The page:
Re: Prediction of local code modifications

gneuner <>
Sat, 19 Apr 2008 20:42:21 -0700 (PDT)

          From comp.compilers

Related articles
[13 earlier articles]
Re: Prediction of local code modifications find@my.address.elsewhere (Matthias Blume) (2008-04-04)
Re: Prediction of local code modifications (George Neuner) (2008-04-04)
Re: Prediction of local code modifications (Chris F Clark) (2008-04-04)
Re: Prediction of local code modifications (Chris F Clark) (2008-04-05)
Re: Prediction of local code modifications (Mayan Moudgill) (2008-04-05)
Re: Prediction of local code modifications (Tim Frink) (2008-04-08)
Re: Prediction of local code modifications (gneuner) (2008-04-19)
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From: gneuner <>
Newsgroups: comp.compilers
Date: Sat, 19 Apr 2008 20:42:21 -0700 (PDT)
Organization: Compilers Central
References: 08-03-105 08-03-109 08-04-003 08-04-007 08-04-013 08-04-018 08-04-032
Keywords: code, optimize
Posted-Date: 19 Apr 2008 23:59:13 EDT

On Apr 8, 5:06 pm, Tim Frink <> wrote:
> On Fri, 04 Apr 2008 18:23:56 -0400, George Neuner wrote:
> > It's been a while since I've done any DSP programming and I don't know
> > what chip you're using, but if your compiler can generate position
> > independent code, it will simplify your task greatly.
> I'm new to compilers but in my opinion the generation of position
> independent code is not possible for my DSP having problems with
> all these different misalignment issues. Or do you see a possibility
> to produce "stable" code which is not that sensitive to the position
> of the code fragments?

Hi Tim,

Sorry for the long delay - I've been traveling and haven't kept up.

Without PI code, you can't move code around without "relocating" it -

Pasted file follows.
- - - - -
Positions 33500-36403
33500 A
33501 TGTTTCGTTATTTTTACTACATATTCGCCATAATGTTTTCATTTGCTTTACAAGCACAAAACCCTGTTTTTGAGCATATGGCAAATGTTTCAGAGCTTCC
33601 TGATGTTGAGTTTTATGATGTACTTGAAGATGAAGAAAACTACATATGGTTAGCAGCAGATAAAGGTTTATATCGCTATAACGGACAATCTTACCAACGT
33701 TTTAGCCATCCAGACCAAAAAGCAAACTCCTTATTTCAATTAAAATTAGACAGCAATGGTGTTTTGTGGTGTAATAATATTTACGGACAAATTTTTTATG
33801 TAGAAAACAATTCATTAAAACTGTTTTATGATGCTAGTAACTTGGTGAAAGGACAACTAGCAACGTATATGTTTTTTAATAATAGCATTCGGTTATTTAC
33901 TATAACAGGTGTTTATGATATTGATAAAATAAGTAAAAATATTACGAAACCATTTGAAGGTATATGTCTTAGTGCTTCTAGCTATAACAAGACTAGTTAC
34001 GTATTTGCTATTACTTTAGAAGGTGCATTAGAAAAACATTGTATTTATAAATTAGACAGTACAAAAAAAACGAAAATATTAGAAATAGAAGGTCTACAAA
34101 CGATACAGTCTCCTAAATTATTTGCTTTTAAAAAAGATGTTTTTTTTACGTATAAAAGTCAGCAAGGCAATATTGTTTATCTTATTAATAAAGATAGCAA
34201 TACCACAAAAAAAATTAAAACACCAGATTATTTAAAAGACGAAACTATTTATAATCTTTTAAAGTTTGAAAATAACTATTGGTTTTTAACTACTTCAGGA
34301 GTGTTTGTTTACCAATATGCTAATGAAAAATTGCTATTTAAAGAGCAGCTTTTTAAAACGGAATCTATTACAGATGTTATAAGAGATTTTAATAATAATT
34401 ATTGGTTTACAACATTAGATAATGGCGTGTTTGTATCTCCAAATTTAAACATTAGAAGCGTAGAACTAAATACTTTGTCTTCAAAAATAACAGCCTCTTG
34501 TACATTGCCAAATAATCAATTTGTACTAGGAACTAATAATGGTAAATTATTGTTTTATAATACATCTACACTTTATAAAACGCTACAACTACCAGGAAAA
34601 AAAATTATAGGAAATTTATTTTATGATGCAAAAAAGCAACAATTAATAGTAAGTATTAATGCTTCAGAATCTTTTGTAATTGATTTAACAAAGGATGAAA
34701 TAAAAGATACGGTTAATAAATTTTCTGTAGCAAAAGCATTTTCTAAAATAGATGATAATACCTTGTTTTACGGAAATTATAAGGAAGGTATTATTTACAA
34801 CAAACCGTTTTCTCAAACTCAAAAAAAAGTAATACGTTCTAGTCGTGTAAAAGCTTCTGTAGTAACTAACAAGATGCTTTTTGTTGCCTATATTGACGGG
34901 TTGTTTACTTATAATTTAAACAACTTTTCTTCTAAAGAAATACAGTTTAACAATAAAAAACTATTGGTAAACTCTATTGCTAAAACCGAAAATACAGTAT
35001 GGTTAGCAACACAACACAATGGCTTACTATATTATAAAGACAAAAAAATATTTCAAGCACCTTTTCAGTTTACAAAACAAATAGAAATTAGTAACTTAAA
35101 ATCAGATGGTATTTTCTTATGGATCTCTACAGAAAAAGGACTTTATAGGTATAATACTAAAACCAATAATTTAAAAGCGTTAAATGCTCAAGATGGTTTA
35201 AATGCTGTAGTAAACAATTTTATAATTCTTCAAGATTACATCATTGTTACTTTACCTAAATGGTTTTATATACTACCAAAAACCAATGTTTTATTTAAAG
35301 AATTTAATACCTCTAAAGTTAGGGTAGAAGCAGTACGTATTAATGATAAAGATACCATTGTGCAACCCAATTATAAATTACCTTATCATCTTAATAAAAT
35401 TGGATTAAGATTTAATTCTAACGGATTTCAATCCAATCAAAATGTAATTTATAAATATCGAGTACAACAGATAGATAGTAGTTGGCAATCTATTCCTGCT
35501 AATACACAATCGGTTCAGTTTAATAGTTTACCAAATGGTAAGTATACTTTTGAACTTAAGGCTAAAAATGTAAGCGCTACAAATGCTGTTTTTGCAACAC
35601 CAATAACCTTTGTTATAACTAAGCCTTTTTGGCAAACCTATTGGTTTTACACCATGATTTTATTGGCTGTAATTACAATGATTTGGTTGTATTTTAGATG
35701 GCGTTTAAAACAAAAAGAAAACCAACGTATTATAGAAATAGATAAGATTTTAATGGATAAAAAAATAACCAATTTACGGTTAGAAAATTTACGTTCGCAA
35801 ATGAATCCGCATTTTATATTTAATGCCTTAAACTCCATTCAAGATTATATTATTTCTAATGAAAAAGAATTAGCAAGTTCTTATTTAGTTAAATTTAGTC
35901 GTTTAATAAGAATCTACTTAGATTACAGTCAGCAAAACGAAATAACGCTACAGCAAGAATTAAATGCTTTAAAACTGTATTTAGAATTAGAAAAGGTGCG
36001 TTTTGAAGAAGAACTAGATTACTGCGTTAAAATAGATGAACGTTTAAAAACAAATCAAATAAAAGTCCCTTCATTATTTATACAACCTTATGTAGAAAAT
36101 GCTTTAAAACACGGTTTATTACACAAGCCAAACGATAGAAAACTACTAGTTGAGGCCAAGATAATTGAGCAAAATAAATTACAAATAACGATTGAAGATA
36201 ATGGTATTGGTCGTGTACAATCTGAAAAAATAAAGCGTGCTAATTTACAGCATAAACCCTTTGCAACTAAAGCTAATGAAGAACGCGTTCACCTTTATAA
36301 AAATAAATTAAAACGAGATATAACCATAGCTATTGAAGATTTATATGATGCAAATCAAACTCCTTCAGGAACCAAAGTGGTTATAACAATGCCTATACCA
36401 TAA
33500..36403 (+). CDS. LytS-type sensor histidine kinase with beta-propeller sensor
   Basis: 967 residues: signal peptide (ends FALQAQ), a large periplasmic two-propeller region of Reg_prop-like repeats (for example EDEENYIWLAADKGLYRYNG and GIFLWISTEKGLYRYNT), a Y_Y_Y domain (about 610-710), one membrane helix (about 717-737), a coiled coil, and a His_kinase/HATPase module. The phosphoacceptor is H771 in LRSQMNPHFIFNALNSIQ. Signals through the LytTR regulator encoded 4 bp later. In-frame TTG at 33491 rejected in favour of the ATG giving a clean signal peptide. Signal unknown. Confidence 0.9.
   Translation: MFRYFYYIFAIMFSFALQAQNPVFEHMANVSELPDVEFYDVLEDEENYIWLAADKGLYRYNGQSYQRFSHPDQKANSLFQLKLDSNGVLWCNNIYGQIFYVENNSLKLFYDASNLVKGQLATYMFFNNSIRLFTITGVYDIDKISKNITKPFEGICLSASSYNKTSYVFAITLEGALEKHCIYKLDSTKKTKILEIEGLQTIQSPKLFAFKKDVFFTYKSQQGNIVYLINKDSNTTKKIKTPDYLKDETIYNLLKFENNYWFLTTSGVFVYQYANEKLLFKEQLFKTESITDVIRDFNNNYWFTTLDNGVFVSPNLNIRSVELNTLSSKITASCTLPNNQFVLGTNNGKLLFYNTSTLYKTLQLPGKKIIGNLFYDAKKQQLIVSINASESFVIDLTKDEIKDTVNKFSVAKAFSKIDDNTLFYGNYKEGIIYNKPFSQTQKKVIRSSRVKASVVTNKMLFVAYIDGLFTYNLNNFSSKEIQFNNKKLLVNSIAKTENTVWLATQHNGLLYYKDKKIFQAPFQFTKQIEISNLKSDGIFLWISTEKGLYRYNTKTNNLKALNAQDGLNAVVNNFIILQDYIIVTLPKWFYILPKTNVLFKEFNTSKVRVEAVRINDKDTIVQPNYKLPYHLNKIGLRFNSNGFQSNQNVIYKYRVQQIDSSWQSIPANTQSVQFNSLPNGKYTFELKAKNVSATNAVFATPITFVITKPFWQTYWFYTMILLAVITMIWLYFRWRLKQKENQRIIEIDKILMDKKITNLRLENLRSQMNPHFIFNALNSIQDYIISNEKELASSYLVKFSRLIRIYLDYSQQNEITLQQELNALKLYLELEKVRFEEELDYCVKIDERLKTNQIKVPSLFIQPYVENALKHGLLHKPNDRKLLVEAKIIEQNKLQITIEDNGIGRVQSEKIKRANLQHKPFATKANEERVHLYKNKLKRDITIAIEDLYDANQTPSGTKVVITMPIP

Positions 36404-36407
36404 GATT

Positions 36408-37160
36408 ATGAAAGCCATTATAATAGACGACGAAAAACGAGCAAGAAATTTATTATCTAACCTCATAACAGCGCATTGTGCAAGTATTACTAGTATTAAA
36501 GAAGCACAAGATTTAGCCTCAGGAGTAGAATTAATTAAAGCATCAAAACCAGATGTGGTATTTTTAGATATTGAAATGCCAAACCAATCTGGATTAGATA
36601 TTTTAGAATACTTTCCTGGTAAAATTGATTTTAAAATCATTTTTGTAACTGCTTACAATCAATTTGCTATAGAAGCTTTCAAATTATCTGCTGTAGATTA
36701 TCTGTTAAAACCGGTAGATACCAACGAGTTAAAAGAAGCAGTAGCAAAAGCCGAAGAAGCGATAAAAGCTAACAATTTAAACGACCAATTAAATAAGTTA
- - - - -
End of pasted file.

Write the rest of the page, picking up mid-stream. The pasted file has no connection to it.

finding all the internal addresses references and patching them to
work at the new location. Properly relocated code will be "stable" by
your meaning, but it will take some work on your part to achieve it.

Most compilers targeting older DSPs produce a.out or COFF format
executables, which don't have relocation information (tables showing
the locations of addresses that need fixing if the code is moved from
its default address). Compilers for newer chips may produce an
executable that includes relocation tables (ELF, DWARF, etc.), but the
tables may be blank because the target is a DSP rather than a CPU.

Even if your compiler produces the information, you won't have access
to it at runtime - the tables will have been stripped by the program
loader, or if the code was ROM'd, they will not have been included.

You'll have to write your own relocator, working from assembly
listings and link maps. You need to identify all the internal static
data references and jump/branch targets, put together a fixup table
that contains pairs of offsets - e.g., to a jump instruction operand
and to the jump target - and write a little routine that copies the
code segment to its new location and then patches it using the fixup

So if your code looks like

    0x1031: mov 0x11C2, reg0
    0x1034: jmp 0x1050
    0x1120: jmp 0x10A2
    0x11C0: word 0xCAFE, 0xBABE

you'll have a fixup table like:

    0x1000, 0x1C0 // location, length of code
    0x11C0, 0x004 // location, length of data
    0x032, 0x1C2 // fix location, target
    0x035, 0x050
    0x121, 0x0A2

When you copy the code to 0x8000, you go to 0x8000+0x035 and change
the jump target to 0x8000+0x050 ... and so on until all the addresses
have been fixed. If you move data as well, you need to fix any
references to it.

You'll need to figure out where the local static data lives. When you
write something like:

    int myfunc( ... )
    int (*func[])( ... ) = { func1, func2, ... };
    char *name = "myfunc";

the pointer array and the string may end up packed with the globals or
may be placed in a private data segment depending on placement
directives, compiler options and the output executable format. If
they are in a private data segment, they may be placed adjacent to the
code in memory and you may wish to move them along with it. It's
easier if you don't move data because then you only need to handle
jumps, but you might want to if the difference in memory speeds is an

It sounds more complicated than it is - the main issue is figuring out
the relocation tables in the first place because they will have to be
bound into your relocator code. You may be able to get the compiler
to help you through debug options or by getting the relocation info
from an executable that has it.

Hope this helps.
IP is comcast net. User is gneuner2

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